19 January 2018

Homeopathy is expensive snake oil that doesn’t belong in the NHS


The British Homeopathic Association is taking the NHS to court over its decision to stop funding alternative treatment. The NHS should be applauded for its decision to withdraw funding for homeopathy and the British Homeopathic Association should be widely condemned. Homeopathy simply does not work.

It was welcome news when, in 2017, the NHS announced that it was going to stop funding homeopathy and 17 other items due to their lack of effectiveness. The draft paper revealed that the NHS had spent £92,412 in 2016, and at least £578,000 over the past five years on homeopathic “treatments”. When the plans were announced, Simon Stevens, NHS England’s chief executive, said homeopathy is “at best a placebo and a misuse of scarce NHS funds”.

Common sense should be enough to show that the idea that a person can be cured of an illness by taking a very diluted form of a harmful substance is arrant nonsense. However, we don’t just have common sense to guide us, we also have scientific research. There are numerous scientific studies published in leading academic journals which show that homeopathy is nothing more than hokum. For example, five large meta-analyses of homoeopathy trials have been conducted. All have had the same result: after excluding methodologically inadequate trials and accounting for publication bias, homoeopathy produced no statistically significant benefit over placebo.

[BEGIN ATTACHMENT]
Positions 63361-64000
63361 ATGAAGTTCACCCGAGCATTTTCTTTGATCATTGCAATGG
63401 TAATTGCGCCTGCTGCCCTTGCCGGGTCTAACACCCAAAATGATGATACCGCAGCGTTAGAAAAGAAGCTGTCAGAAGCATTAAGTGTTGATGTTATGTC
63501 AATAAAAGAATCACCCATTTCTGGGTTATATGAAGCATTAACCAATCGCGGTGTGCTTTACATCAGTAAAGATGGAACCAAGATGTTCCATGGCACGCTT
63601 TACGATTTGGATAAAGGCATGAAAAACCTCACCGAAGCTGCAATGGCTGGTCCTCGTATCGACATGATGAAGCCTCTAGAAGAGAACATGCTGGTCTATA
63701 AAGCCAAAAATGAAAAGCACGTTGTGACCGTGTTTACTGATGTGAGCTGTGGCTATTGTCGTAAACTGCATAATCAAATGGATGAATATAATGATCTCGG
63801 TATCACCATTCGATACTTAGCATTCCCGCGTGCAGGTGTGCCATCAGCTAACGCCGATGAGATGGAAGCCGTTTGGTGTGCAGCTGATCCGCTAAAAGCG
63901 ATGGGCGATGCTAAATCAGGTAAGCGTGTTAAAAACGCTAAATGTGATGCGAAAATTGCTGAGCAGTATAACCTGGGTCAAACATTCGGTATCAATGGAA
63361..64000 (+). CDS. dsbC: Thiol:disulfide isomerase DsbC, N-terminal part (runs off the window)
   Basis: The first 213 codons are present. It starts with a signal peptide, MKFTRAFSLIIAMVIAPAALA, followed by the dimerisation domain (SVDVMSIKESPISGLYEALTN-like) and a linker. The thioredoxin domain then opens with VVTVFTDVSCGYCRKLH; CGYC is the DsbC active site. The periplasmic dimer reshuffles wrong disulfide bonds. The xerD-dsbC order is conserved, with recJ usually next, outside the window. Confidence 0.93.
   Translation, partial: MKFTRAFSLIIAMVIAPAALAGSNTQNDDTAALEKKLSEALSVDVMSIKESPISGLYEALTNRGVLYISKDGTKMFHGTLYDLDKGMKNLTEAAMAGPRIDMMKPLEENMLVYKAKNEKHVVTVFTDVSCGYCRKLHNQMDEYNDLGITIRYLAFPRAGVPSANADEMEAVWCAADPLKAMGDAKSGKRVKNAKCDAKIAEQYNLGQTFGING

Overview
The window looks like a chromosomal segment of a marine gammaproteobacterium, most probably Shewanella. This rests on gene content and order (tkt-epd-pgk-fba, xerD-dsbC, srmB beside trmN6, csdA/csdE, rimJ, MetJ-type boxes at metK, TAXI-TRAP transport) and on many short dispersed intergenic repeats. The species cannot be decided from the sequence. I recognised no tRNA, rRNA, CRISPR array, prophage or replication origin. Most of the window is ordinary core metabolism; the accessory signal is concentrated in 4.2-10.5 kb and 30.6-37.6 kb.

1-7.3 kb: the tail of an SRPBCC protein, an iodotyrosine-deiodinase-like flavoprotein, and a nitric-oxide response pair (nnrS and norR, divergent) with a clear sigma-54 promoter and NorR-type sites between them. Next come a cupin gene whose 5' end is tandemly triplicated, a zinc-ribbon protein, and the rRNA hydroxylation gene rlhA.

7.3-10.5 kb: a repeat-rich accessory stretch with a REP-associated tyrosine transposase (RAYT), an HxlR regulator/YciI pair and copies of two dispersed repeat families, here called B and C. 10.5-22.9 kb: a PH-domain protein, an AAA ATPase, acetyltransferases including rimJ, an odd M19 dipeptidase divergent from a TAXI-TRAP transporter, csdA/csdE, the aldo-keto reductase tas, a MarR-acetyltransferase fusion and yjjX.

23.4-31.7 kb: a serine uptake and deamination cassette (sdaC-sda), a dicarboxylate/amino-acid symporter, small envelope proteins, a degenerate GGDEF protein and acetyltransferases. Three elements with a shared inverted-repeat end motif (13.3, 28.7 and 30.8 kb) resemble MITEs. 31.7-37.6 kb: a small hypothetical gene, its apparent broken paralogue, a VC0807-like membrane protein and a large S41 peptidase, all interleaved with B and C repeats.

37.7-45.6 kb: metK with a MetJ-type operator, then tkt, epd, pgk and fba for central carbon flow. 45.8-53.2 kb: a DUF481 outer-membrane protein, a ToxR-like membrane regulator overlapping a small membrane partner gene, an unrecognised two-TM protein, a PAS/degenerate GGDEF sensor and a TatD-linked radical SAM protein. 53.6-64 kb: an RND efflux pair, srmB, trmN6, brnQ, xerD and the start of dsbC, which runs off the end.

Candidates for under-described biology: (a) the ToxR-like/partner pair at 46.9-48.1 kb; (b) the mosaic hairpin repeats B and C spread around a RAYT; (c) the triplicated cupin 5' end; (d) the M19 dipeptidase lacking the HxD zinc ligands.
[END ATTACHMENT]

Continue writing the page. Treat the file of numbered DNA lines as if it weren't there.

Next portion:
It has been universally condemned by just about everybody who knows anything about medicine. For example, Professor Edzard Ernst of the University of Exeter stated that: “Homeopathy is based on implausible assumptions and the most reliable evidence fails to show that it works beyond a placebo effect. It can cause severe harm when used as an alternative to effective treatments.”

The NHS is funded by taxpayers and therefore has a responsibility to ensure that the money it receives is spent wisely. As such, it should only fund treatments which rigorous, scientific studies have shown to be effective.